Call recording can impact hospitals financially, as well as from a service perspective. Health First, a not-for-profit health system with four hospitals, found that the content and quality of interactions with patients were critical to reducing bad debt and increasing point-of-service (POS) collections. Similarly, Moffitt Cancer Center, a Florida health system, recognized a need to redesign front-end workflows to improve operational efficiency, financial integrity, and patient experience.
The simple step of recording phone calls has saved these health systems time and money and helped improve relationships with patients and the communities they serve. Additionally, more organizations are using call recordings to help refine conversational approaches to POS collections by having teams make tweaks to the way they request payments. By asking questions differently, like saying “How would you like to cover the charges for your visit?” versus “Would you be able to pay a portion of the total cost up-front?” teams are seeing improvements in upfront collections.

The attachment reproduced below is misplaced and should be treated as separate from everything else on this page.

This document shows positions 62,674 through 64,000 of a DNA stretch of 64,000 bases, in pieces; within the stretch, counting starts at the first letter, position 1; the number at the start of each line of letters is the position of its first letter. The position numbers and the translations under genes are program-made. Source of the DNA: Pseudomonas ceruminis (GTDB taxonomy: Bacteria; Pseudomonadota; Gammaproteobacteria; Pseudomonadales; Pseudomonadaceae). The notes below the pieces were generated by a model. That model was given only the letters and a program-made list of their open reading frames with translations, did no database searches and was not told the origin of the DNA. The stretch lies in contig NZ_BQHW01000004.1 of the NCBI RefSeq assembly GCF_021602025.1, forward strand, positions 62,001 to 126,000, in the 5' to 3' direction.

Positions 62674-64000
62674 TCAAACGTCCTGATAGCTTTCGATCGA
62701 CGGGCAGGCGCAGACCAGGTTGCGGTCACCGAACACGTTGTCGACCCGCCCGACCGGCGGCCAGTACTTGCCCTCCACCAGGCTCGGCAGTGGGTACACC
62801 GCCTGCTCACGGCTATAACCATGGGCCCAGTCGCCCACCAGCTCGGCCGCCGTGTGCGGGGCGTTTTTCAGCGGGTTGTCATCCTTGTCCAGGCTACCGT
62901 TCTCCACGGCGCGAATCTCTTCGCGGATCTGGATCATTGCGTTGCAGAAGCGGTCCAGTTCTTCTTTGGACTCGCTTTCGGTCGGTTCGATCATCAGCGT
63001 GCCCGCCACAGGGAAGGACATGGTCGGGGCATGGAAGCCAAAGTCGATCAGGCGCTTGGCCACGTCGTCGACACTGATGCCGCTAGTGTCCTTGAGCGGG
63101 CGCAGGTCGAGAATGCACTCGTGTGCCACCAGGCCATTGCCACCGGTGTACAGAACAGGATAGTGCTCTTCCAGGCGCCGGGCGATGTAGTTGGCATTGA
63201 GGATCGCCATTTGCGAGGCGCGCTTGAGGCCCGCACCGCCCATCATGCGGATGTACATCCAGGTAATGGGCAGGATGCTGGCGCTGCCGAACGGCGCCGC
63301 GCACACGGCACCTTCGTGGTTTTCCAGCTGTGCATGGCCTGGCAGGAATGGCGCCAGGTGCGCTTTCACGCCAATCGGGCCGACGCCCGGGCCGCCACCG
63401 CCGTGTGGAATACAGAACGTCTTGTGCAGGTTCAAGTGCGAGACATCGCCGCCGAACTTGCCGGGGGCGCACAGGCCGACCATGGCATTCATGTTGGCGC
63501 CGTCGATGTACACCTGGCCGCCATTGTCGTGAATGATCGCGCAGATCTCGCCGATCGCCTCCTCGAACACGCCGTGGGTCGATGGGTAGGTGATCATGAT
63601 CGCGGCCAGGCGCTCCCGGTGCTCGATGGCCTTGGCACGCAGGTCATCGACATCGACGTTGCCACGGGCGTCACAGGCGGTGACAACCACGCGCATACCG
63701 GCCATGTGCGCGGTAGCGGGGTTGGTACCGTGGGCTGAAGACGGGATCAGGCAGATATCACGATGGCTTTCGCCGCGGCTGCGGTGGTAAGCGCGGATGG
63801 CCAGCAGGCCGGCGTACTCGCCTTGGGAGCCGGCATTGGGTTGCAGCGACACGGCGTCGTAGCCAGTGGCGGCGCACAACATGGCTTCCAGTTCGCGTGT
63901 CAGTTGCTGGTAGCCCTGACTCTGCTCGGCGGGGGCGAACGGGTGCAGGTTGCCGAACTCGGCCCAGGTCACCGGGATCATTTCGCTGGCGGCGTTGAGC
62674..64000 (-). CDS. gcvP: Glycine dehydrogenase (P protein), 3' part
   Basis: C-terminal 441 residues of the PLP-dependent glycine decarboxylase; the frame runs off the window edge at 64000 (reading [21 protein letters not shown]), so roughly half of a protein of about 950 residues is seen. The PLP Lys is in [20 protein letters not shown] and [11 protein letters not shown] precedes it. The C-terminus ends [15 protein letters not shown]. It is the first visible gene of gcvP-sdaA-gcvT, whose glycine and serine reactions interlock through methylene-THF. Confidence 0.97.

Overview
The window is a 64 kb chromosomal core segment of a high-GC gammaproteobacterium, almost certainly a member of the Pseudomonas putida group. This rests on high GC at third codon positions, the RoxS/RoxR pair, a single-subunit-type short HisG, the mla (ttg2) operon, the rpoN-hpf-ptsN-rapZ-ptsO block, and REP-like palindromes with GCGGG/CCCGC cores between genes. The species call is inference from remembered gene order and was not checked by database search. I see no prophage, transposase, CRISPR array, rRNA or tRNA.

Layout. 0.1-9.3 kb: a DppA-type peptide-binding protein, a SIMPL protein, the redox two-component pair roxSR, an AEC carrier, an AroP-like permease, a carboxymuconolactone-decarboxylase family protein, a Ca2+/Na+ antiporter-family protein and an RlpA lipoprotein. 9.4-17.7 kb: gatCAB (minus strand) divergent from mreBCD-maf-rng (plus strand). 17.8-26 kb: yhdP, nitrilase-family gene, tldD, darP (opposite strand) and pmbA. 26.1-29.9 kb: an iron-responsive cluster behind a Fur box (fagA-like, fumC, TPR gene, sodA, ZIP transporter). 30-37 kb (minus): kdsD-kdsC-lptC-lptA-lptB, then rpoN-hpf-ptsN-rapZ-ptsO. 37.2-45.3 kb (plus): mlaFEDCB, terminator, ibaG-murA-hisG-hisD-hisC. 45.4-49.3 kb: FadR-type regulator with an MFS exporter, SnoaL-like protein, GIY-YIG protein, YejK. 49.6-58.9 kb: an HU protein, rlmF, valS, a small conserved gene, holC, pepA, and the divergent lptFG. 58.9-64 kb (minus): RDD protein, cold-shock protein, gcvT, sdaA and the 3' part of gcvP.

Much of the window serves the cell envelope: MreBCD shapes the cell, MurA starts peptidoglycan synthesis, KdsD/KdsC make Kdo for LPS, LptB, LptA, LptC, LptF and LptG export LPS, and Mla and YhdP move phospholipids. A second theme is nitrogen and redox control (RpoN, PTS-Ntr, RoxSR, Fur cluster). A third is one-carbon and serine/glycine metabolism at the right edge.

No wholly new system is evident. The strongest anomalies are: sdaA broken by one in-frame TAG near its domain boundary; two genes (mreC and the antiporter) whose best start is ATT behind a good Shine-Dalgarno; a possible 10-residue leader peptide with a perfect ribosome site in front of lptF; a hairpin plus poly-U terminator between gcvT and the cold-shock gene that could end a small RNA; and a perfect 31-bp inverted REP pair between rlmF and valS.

In healthcare, voice recordings can help mitigate against malpractice suits and medical negligence. Healthcare workers of all stripes must remain diligent about following state and federal guidelines – especially when it comes to coordinating care for minors, seniors, and others who are incapacitated or unable to speak for themselves.
When hospitals discharge these patients, they need documented proof showing that clear instructions have been communicated. Voice solutions that record verbal exchanges and link those recordings to the patient record within the EHR (or other related systems) provide critical documentation to help fight potential litigation challenges. Recordings can be used to prove that the appropriate information and instructions were delivered clearly and that they were acknowledged by the patient or guardian.